|Shanghai Free-Trade Zone Rule Change to Boost Offshore Yuan Loans|
Hong Kong's offshore yuan loan business has been lagging behind the growth of other offshore yuan products, but bankers are optimistic this will change following new policies announced by Beijing in the pilot Shanghai free-trade zone and given the continued weakness of the currency.
Last month China's central bank announced details on the use of free trade accounts in the Shanghai free-trade zone. Under the new rules, firms registered in the zone would be able to borrow yuan from offshore banks and use the proceeds to repay existing loans borrowed from Shanghai financial institutions which have a tenor of no less than six months.
DBS economist Nathan Chow is optimistic about the new rules. "The changes underscore Beijing's commitment to accelerate the pace of capital account liberalisation," he said. "Previously, mainland firms had difficulties channelling yuan funds back to China due to tight capital account controls. "A more effective access to the offshore market under the new rules should significantly raise the demand for offshore yuan loans."
A banker who requested anonymity said: "Many banks are still in a preparation stage for this new move and it is still unclear how much demand there would be. There are not so many entities in the zone yet and there is no exact data on how much they have borrowed from Shanghai-based lenders and how urgent they would need to refinance."
The banker added that it was "definitely a good start" in order to get the ball rolling on offshore yuan business. Another aspect of the new rule is that the amount of offshore yuan an entity registered in the zone can borrow from offshore banks cannot exceed its paid-up capital and the loan proceeds can only be used in the zone, according to another banker who declined to be named.
Although the borrowing cost of yuan in Hong Kong is around 4 per cent, which is much less than the onshore borrowing rate of 6 per cent, corporate borrowers have been avoiding this market over the past few years. Instead, they are choosing to raise funds in the offshore bond market by issuing yuan-denominated bonds, or so-called dim sum bonds, which cost around 4 to 4.5 per cent on average.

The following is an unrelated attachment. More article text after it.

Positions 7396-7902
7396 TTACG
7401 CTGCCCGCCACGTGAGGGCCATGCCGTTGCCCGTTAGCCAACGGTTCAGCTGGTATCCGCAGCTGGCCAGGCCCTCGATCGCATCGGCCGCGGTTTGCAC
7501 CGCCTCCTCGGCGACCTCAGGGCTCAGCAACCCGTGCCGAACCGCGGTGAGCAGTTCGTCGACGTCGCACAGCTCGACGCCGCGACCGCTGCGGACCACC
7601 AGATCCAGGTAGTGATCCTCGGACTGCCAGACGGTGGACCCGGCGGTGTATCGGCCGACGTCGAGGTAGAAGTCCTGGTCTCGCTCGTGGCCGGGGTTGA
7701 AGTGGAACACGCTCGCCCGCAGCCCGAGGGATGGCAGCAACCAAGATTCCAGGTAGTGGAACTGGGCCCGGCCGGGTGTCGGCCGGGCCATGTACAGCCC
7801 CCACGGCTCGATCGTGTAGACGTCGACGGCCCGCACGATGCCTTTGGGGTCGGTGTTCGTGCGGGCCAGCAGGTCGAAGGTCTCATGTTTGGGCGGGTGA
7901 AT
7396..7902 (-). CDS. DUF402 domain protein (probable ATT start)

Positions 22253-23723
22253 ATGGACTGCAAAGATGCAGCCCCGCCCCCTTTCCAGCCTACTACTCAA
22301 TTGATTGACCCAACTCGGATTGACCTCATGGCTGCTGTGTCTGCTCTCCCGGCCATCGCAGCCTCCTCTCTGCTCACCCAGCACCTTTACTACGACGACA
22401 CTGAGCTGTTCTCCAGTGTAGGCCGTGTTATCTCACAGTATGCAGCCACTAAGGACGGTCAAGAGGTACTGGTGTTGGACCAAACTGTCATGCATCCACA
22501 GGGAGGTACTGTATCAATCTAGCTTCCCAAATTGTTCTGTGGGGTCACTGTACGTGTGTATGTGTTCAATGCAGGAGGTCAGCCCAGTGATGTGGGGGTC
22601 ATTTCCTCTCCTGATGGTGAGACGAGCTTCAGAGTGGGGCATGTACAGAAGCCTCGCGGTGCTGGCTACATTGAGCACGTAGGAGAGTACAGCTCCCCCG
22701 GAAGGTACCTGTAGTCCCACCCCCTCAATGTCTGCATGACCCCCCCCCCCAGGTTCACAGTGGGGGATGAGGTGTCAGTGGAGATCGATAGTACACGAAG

According to HSBC analyst Crystal Zhao, the one-way appreciation of the currency has restricted the interest in offshore loan products as investors would have to repay more for the yuan's appreciation when the loans are due. Another reason is the flexibility. Dim sum bonds usually require less documentation and have a deeper pool which could provide more immediate sourcing of yuan to the borrowers, especially when corporations want to borrow for capital expenditure expansion.
The current outstanding yuan loans of Hong Kong banks totalled 123 billion yuan (HK$155 billion), about one-sixth of the 704 billion yuan dim sum market, according to DBS economist Chow. The yuan's loan-to-deposit ratio in Hong Kong was just 13 per cent, well below the 74 per cent average for all currencies. Assuming that the yuan's loan-to-deposit ratio closes the gap with other currencies, outstanding yuan loans could reach 710 billion yuan, Chow said.
The opinions expressed do not constitute investment advice and specialist advice should be sought about your specific circumstances.
Published on our website on June 26, 2014